Drew Altman, president and CEO of the Henry J. Kaiser Family Foundation, based in Menlo Park, California, came in at no. 55 on Modern Healthcare’s list. Altman “founded the current-day Kaiser Family Foundation in the early 1990’s, directing a complete overhaul of the Foundation’s mission, staff, and operating style,” according to a bio sent to me by a staffer. Read his Pulling It Together series of online columns here.

Congratulations to both foundation leaders! Modern Healthcare released its list on August 25.

To provide some perspective, John Roberts, chief justice of the US Supreme Court, came in at no. 1. President Barack Obama ranked no. 4. Kathleen Sebelius, US secretary of health and human services, came in at no. 5. Thomas (“Tom”) Frieden, director of the Centers for Disease Control and Prevention (CDC), ranked no. 46 on the list.

Back story: The awards program invites “readers to nominate and vote for the most influential leaders in healthcare,” the magazine, which started publishing this list in 2002, says. Winners are people in health care “who are deemed by their peers and an expert panel to be the most influential individuals in the industry, in terms of leadership and impact.” View the entire list (photo gallery and text list available there).

Forbes list of the World’s 100 Most Powerful Women 2012

Melinda Gates , co-chair of the Bill and Melinda Gates Foundation, had a very high ranking on this list: no. 4. Read her Forbes profile. Follow Melinda French Gates on Twitter at @melindagates. Read the rest of this entry »

What about Health Disparities Affecting Lesbian, Gay, Bisexual, and Transgender People?

September 14th, 2012

The author, director of health policy at the Missouri Foundation for Health, blogs about a recent report released by the St. Louis–based foundation.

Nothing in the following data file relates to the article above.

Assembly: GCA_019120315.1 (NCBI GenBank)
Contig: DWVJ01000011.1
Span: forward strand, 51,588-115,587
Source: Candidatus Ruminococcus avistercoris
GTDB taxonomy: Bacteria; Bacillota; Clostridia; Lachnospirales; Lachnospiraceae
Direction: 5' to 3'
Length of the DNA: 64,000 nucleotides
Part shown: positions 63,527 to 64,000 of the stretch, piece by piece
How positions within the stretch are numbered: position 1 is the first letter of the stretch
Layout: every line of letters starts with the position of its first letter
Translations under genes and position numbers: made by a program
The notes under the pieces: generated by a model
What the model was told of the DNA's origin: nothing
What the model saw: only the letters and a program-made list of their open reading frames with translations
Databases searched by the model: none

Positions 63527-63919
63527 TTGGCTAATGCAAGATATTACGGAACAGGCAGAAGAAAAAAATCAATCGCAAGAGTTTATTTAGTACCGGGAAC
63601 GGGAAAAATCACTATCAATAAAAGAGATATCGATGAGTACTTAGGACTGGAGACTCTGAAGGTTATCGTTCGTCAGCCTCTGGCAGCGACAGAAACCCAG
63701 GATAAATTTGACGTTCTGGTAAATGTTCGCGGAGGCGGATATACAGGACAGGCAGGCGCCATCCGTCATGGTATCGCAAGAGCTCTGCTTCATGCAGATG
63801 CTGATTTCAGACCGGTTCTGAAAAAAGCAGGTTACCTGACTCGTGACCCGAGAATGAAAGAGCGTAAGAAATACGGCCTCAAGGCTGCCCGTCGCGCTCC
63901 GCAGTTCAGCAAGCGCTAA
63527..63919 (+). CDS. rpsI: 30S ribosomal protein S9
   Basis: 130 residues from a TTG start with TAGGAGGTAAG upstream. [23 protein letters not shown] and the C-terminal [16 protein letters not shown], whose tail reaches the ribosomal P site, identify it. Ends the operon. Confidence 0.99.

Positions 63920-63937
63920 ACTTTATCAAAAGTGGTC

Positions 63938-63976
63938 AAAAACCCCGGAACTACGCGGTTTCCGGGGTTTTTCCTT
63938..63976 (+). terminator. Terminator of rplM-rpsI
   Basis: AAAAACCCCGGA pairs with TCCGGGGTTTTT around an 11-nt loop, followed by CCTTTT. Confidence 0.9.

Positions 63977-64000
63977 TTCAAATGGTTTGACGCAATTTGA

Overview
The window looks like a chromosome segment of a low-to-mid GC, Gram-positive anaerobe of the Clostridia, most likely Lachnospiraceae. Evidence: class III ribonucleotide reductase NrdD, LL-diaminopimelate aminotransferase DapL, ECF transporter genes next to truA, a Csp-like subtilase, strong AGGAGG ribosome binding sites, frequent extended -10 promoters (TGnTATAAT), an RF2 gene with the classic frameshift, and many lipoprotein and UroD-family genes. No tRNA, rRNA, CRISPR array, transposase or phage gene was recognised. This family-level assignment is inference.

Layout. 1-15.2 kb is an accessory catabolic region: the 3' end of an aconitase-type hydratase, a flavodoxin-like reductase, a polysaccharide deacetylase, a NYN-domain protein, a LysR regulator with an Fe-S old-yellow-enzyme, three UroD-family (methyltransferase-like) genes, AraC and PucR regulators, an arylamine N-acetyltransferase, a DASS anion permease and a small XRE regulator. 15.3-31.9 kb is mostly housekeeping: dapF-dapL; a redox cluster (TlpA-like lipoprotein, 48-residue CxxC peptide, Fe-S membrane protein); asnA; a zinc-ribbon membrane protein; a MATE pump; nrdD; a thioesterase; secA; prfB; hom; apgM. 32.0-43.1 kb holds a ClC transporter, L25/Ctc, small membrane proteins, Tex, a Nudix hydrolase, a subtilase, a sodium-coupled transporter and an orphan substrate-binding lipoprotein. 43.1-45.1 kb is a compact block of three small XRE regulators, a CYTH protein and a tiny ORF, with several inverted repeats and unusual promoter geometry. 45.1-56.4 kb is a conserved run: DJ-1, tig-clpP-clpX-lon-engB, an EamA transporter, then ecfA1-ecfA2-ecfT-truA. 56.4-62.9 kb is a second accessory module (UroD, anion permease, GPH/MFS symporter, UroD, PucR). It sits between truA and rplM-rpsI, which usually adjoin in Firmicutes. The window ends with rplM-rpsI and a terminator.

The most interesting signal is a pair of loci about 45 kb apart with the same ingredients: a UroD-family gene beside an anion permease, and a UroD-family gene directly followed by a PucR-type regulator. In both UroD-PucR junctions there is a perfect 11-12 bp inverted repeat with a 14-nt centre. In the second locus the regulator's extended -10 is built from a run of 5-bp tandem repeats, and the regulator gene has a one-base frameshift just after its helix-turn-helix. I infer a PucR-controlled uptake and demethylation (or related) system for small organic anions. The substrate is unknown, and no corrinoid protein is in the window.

An often overlooked part of the Affordable Care Act of 2010, Section 4302 requires that the US secretary of health and human services “ensure that any federally conducted or supported health care or public health program, activity, or survey collects and reports data on race, ethnicity, sex, primary language, and disability status.” Also, other demographic data on health disparities can be collected “as deemed appropriate by the Secretary.”

In June 2011, the US Department of Health and Human Services announced that the administration planned to begin collecting health data on lesbian, gay, bisexual, and transgender (LGBT) populations in federal surveys.

This is an important step because the biggest barrier in the production of the Missouri Foundation for Health’s new report, Responding to LGBT Health Disparities, was the gaps that exist in health data for the LGBT population. The report is a wide-ranging look at health disparities that impact LGBT Missourians. It includes analysis of available health data for the LGBT population, as well as a range of policy options to eliminate health inequities affecting this population.